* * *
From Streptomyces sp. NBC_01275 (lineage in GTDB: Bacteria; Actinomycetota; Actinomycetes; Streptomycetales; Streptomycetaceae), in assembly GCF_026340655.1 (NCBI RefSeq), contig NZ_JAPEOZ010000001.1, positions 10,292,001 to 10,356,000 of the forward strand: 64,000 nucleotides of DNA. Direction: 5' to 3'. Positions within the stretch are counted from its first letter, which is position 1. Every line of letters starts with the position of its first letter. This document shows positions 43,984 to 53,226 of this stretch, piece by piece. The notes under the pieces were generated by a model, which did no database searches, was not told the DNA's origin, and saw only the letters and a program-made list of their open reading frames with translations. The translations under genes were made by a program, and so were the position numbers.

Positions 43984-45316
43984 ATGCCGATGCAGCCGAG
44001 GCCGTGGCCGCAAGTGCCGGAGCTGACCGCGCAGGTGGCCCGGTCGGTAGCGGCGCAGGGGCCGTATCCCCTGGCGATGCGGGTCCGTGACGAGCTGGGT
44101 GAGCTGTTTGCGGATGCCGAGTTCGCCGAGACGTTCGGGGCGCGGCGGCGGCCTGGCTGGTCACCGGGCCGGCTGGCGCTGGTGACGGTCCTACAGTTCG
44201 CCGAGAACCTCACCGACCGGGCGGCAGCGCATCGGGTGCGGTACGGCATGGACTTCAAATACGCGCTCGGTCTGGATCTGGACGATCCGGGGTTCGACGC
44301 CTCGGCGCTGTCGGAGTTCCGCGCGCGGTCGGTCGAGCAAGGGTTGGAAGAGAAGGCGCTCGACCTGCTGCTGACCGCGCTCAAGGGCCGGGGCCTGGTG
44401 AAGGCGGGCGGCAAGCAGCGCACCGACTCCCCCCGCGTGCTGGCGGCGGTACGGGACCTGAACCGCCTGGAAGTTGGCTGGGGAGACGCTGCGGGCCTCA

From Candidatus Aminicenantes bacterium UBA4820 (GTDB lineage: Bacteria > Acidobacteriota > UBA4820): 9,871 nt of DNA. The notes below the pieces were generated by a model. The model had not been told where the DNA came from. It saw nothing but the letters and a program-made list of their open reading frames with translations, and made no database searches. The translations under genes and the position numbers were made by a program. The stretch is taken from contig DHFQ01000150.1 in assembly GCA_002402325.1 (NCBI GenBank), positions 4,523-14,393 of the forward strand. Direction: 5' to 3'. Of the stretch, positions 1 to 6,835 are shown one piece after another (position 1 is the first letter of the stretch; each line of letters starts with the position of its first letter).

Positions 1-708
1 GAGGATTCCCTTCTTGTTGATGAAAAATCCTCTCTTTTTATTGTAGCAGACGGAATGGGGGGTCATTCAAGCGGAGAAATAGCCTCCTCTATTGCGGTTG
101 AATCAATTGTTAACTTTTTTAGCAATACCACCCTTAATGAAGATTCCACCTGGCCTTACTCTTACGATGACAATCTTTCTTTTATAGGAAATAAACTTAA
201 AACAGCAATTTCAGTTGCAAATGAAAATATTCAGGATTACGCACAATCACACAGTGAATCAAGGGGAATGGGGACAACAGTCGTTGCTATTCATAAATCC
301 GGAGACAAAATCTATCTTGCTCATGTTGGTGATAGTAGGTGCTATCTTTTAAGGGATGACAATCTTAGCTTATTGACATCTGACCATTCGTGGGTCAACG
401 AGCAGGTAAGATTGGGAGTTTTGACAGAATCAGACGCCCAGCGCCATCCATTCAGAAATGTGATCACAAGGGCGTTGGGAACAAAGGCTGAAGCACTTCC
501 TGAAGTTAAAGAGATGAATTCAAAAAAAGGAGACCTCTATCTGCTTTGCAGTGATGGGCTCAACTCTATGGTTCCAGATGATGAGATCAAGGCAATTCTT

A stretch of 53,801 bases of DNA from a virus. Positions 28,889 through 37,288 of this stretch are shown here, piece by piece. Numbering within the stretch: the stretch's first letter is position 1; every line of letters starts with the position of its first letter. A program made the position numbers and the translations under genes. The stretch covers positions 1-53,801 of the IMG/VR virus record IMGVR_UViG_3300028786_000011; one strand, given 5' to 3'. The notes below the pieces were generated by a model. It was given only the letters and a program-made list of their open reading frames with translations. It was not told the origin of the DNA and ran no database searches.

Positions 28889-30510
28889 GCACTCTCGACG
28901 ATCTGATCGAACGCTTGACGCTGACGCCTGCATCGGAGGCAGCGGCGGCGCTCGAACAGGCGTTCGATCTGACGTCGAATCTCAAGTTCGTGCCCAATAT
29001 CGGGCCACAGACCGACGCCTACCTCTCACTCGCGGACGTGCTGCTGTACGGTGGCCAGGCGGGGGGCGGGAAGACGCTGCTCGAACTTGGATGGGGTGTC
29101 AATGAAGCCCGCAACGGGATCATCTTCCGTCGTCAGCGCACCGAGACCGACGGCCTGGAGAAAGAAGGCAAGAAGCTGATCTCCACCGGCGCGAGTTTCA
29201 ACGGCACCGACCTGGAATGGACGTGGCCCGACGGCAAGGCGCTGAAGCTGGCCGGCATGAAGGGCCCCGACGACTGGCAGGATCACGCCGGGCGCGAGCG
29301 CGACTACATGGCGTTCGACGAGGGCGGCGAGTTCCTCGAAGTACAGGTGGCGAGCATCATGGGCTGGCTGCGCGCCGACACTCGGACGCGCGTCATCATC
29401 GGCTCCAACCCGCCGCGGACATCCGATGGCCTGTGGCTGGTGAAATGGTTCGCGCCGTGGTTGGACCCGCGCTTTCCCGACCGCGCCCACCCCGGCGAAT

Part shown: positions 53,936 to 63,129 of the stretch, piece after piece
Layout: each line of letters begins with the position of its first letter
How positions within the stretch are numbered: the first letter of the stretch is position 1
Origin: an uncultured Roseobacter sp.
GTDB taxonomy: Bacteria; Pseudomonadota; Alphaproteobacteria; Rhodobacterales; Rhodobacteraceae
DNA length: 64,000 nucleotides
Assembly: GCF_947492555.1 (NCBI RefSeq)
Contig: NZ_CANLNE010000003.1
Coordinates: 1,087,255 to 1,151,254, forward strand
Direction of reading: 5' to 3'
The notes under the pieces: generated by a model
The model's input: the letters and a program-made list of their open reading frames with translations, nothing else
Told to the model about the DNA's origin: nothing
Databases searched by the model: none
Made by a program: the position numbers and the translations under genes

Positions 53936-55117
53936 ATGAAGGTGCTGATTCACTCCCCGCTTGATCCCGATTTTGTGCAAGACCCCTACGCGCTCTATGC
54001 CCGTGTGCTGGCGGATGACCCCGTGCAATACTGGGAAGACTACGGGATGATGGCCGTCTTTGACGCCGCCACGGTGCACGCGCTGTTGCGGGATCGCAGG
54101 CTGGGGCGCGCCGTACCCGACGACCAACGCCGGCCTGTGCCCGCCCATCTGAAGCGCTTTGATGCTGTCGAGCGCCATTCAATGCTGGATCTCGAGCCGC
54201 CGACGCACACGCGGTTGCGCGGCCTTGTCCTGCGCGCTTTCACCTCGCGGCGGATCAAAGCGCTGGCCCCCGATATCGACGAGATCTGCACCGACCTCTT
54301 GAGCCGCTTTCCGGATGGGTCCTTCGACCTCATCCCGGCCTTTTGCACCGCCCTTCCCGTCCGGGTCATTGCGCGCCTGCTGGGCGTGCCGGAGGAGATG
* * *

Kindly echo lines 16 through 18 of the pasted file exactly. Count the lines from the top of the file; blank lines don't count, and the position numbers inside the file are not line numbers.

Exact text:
501 TGAAGTTAAAGAGATGAATTCAAAAAAAGGAGACCTCTATCTGCTTTGCAGTGATGGGCTCAACTCTATGGTTCCAGATGATGAGATCAAGGCAATTCTT

A stretch of 53,801 bases of DNA from a virus. Positions 28,889 through 37,288 of this stretch are shown here, piece by piece. Numbering within the stretch: the stretch's first letter is position 1; every line of letters starts with the position of its first letter. A program made the position numbers and the translations under genes. The stretch covers positions 1-53,801 of the IMG/VR virus record IMGVR_UViG_3300028786_000011; one strand, given 5' to 3'. The notes below the pieces were generated by a model. It was given only the letters and a program-made list of their open reading frames with translations. It was not told the origin of the DNA and ran no database searches.

Positions 28889-30510